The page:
Water and Sanitation Minister Gugile Nkwinti and South African National Biodiversity Institute (Sanbi) chairperson Nana Magomola on Thursday launched the R90-million Ecological Infrastructure for Water Security project, in Johannesburg.
The project is aimed at transforming the way people think about, value and invest in water and ecosystems, and aims to increase investment in the management of ecological infrastructure.
The project is backed by a five-year investment from the Global Environment Facility (GEF). The Development Bank of Southern Africa is the project implementing agent for the GEF in South Africa and Sanbi is the project executing agency.
Speaking at the launch, Magomola said that the project represented a collaboration whereby various South African institutions were providing enabling conditions for the country to harness resources that contribute to its development agenda.
“Investment in infrastructure in South Africa is critical to economic growth, job creation and poverty alleviation; however, South Africa is only investing half of the targeted 10% of gross domestic product in infrastructure, which highlights the need for alternative approaches to development,” she said.
At the core of this programme, Magomola stated, was the drive to find innovative ways to mainstream the financing of biodiversity and ecosystem services towards ensuring water security.
The project will work with public and private financial mechanisms to link catchment rehabilitation and maintenance with ongoing revenue streams outside of donor investments and public sector works programmes.
“We need to ensure that budgets for catchment management are secured through the water tariff and that the financing of infrastructure development includes budgets for associated impact and dependencies on ecological infrastructure,” she said.
Magomola added that engineering solutions alone were too costly, and, in some cases, technologically too demanding, to deliver the level of development and service that is required.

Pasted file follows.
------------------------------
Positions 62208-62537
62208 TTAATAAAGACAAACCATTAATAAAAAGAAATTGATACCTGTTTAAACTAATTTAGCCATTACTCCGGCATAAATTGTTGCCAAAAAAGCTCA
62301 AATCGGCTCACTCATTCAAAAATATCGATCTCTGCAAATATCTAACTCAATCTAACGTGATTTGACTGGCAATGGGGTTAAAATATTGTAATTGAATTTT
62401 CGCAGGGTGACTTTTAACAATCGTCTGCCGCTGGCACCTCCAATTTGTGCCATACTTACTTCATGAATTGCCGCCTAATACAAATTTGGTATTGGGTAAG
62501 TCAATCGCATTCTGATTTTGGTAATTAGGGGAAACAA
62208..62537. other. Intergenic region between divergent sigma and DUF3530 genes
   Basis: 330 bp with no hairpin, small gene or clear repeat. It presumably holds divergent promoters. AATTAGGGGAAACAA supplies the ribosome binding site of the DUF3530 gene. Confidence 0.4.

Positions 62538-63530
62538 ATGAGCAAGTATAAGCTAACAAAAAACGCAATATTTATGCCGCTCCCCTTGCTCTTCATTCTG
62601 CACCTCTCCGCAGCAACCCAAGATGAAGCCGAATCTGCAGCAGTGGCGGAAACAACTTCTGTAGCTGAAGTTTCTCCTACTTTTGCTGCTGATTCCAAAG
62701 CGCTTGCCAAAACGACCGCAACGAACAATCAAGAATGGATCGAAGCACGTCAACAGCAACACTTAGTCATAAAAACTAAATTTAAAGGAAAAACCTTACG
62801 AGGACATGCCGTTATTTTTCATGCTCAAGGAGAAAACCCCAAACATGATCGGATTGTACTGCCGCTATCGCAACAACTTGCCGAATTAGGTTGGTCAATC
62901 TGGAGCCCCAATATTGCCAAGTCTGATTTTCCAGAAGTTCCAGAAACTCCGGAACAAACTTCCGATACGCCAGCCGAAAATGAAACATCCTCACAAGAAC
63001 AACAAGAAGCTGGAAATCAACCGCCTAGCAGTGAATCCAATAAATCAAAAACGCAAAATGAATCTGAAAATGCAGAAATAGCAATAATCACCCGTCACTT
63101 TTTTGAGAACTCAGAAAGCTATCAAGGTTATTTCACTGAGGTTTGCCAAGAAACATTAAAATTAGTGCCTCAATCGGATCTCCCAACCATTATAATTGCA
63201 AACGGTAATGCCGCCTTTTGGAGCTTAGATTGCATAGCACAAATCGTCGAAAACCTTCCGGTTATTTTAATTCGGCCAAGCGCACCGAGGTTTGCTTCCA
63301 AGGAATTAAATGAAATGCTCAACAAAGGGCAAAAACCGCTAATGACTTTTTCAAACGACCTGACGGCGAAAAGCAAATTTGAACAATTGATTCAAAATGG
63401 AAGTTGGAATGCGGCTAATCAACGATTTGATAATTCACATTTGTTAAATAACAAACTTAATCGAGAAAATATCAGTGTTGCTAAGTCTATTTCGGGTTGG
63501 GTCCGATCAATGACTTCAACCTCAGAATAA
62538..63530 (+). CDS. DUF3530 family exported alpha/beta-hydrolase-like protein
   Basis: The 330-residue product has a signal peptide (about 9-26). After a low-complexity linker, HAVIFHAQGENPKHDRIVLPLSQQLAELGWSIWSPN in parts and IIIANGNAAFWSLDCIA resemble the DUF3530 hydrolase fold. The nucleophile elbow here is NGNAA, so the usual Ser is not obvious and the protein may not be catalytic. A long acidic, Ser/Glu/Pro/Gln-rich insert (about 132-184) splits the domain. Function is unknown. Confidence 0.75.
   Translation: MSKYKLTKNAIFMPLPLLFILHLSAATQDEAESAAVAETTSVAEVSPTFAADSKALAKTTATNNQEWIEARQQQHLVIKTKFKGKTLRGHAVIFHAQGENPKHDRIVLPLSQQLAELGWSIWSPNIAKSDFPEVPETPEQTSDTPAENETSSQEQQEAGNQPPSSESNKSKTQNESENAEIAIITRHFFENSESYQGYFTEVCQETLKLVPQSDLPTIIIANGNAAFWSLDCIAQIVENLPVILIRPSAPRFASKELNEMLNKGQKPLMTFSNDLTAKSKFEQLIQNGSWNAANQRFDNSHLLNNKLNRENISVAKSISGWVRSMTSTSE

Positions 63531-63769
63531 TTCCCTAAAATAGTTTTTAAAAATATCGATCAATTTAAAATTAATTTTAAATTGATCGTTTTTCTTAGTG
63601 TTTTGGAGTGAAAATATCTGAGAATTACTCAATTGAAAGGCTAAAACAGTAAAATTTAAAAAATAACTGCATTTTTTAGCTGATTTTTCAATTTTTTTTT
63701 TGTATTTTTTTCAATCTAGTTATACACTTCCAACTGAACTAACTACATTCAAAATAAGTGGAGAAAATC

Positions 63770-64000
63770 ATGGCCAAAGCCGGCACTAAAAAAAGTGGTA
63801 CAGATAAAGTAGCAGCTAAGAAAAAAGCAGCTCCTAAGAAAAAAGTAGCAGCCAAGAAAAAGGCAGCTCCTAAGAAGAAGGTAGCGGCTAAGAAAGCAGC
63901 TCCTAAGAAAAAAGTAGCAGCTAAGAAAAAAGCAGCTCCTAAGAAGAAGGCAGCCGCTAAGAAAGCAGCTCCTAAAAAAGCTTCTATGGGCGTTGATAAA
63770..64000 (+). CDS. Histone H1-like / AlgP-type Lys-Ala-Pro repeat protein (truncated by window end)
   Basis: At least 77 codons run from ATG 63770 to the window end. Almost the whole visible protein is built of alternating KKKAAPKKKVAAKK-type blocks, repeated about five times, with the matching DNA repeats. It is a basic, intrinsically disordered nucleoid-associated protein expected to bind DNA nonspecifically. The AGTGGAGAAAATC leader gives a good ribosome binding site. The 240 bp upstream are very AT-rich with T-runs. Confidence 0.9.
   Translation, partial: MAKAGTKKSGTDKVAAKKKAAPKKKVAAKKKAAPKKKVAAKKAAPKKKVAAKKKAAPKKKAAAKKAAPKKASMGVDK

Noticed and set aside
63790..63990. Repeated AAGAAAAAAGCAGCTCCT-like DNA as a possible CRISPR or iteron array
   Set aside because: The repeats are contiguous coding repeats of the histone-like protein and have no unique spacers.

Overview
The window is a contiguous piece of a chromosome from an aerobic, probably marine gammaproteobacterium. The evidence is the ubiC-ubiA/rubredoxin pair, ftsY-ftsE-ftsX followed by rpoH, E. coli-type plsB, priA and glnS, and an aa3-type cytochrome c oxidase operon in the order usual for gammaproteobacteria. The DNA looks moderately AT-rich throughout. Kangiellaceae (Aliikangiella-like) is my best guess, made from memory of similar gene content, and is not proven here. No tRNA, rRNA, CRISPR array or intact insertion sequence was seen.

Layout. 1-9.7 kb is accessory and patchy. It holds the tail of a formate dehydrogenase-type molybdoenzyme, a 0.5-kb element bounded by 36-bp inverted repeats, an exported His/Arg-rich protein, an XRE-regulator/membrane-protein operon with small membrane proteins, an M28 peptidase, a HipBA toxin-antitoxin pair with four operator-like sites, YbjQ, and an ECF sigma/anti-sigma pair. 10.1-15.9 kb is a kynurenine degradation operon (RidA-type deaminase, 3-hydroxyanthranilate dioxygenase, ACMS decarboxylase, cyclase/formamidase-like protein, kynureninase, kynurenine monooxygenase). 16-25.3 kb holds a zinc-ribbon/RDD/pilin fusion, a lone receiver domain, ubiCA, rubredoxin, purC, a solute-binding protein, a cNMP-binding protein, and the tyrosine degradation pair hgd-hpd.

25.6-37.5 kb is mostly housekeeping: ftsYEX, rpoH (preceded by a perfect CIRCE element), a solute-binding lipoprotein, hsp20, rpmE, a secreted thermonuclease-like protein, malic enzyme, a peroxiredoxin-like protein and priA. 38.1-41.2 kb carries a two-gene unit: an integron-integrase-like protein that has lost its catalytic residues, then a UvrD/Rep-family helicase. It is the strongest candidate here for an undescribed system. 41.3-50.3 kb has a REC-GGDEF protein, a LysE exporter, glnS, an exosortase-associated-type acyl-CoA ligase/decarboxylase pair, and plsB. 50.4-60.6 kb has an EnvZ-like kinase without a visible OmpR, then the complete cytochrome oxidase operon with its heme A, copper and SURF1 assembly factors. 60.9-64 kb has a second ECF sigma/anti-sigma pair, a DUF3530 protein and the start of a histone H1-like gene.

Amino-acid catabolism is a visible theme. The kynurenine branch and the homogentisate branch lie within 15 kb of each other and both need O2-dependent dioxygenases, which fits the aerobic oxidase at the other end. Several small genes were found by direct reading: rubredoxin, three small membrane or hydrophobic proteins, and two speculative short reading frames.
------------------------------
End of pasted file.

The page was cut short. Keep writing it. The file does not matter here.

“The challenge, reinforced in our global agreements, such as the 2030 Sustainable Development Goals, the Paris Agreement, as well as South Africa’s National Development Plan, is for development that is sustainable and that supports the transition to a green economy,” she noted.
Magomola highlighted that this required collaboration between the public and private sectors, including finance institutions, to "internalise externalities" and integrate the value of biodiversity and ecosystem services into decision-making at all levels.
“It also requires opening new markets in ecosystem services for private sector investment,” she said.
Designed in close consultation with the Department of Water and Sanitation (DWS), the project will support the implementation of the National Water Resource Strategy and it is included as part of the Call to Action in the draft Water and Sanitation Master Plan.
Project implementation will be through a suite of partnerships involving several other public, private and civil society organisations, such as the DWS, the Water Research Commission and the World Wildlife Fund South Africa.
Speaking to Engineering News Online at the launch, Nkwinti said that stakeholder collaboration was key to the success of the project.
“Working together is important, it is going to be key towards what the project is going to achieve. The different sectors and stakeholders that are involved in this project need to come together to ensure its successful outcome,” he said.
He stressed that the Department of Mineral Resources should be included in these types of water projects, because the state of acid mine drainage (AMD) in the country was at a critical level, adding that the DWS has budgeted R200-million for the purification of AMD.
“South Africa, as a water scarce country, can ill afford to throw water away,” Nkwinti said.